Memorial Hall was a gift to the town of Pine Plains by philanthropist Mary Ellen Lapham Saunders of Yonkers. It was given in honor of her maternal grandparents John and Elizabeth McIntyre, with whom she had lived as a child in Pine Plains, and their children. The primary intent of the gift was to provide church-going people a place to hold their social functions.
During WWI it was used as an armory for the 1st and 2nd platoons of Company G, 1st Infantry, New York Guard.
It was later divided into rooms which local organizations could use for their meetings. Unfortunately, the various groups and churches left over the years to provide their own facilities, and Memorial Hall lost most of its financial support.
In 1935 the entire building became a movie theater, Pine Plains Theatre. The first manager was Lewis Bucken of Amenia. Nearly two hundred people attended the opening night show which was The Wedding Night with Gary Cooper and Anna Sten. The theater also showed local home movies (“newsreels”) and live entertainment. An annual Christmas party was held for the children on Christmas day, and a weekly drawing, called “Bank Night”, was very popular.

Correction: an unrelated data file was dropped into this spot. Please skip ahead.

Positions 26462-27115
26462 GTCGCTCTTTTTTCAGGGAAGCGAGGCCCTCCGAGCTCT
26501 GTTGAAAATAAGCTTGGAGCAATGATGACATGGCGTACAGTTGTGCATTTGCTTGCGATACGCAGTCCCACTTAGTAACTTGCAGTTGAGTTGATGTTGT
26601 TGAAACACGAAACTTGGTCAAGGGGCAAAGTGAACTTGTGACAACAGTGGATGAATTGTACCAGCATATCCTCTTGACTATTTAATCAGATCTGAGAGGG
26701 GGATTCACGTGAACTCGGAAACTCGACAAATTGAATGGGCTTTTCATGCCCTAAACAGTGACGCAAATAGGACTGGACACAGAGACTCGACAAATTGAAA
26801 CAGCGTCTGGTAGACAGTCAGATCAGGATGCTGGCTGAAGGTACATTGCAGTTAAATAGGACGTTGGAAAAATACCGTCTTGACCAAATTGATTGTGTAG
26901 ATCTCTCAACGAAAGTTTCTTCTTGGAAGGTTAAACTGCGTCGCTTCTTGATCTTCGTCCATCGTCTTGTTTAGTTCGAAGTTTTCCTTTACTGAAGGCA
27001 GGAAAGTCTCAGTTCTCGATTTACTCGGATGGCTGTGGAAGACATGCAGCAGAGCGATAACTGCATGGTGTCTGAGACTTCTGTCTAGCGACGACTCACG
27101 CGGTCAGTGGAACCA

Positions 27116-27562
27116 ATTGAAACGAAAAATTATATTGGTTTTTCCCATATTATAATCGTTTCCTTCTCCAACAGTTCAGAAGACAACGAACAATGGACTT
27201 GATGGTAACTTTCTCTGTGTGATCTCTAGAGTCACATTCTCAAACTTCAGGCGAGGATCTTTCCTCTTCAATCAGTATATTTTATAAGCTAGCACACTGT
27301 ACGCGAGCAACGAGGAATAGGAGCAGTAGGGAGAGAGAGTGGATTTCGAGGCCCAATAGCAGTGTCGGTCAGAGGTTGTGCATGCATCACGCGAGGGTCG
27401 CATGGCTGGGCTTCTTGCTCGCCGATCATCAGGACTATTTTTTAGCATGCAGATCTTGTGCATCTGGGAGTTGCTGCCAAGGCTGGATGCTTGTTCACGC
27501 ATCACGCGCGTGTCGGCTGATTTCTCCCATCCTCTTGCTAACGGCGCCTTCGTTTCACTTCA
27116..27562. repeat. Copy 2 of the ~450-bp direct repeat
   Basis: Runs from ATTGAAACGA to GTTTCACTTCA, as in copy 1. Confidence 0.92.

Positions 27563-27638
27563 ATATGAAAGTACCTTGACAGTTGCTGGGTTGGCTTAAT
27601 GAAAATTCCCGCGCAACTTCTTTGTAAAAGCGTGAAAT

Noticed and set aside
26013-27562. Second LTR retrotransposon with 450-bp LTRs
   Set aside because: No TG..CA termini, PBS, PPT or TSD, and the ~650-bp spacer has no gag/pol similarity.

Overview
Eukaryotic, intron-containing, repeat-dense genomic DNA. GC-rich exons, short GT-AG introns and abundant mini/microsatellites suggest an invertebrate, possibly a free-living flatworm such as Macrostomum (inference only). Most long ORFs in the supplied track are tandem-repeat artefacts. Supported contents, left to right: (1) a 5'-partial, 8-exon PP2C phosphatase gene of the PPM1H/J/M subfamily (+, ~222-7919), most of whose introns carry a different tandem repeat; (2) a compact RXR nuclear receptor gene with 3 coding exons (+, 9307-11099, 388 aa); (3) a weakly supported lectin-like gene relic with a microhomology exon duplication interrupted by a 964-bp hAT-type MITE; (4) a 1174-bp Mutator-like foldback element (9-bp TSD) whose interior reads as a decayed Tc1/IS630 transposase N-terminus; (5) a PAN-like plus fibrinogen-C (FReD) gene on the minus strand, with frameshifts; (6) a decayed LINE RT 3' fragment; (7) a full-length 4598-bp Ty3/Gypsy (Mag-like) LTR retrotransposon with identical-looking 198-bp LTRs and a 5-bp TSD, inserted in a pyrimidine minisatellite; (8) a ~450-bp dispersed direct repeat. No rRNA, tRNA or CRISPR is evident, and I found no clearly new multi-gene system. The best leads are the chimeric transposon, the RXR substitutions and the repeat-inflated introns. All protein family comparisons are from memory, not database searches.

The theater became a testing site for first run films before they were debuted in New York City. Their showing of Gone with the Wind in 1940 was one of the first in the area.
In 1955, a syndicate from New Jersey called April Theatres Corp. took over management of the theater. New seating was installed; according to the 1956 Film Daily Yearbook, the theatre had 284 seats at this time.
In 1959 it was the original proposed site for Mid-Hudson Library System, but Poughkeepsie was chosen instead. It was also considered for a town hall, but plans fell through for that, too.
In April of 1968 the building was deeded to the Town of Pine Plains. The town board set aside $4,000 for demolition of the structure but never completed the removal.
In 1975 the building was sold by the town to a local group who planned to renovate it for businesses. Called Pine Mall, the movie theater was removed and the interior remodeled to support businesses on three floors.
Over the next 25 years it housed a coffee shop, a video store, a laundromat, a dance studio in the loft, and other businesses. During this time the property went through a series of owners. Although listed in the 2004 Pine Plains Comprehensive Plan as a cultural resource, the building never regained its role as a community center.
In 2014 the property was purchased at auction by Jack Banning, owner of Pine Plains Platter, Christian Eisenbeiss, owner of the Stissing House, and Ariel Schlein, co-owner of Dutch's Spirits distillery, with an eye toward revitalizing the town center. Its new name is The Stissing Center.
(see "Exhibits" page)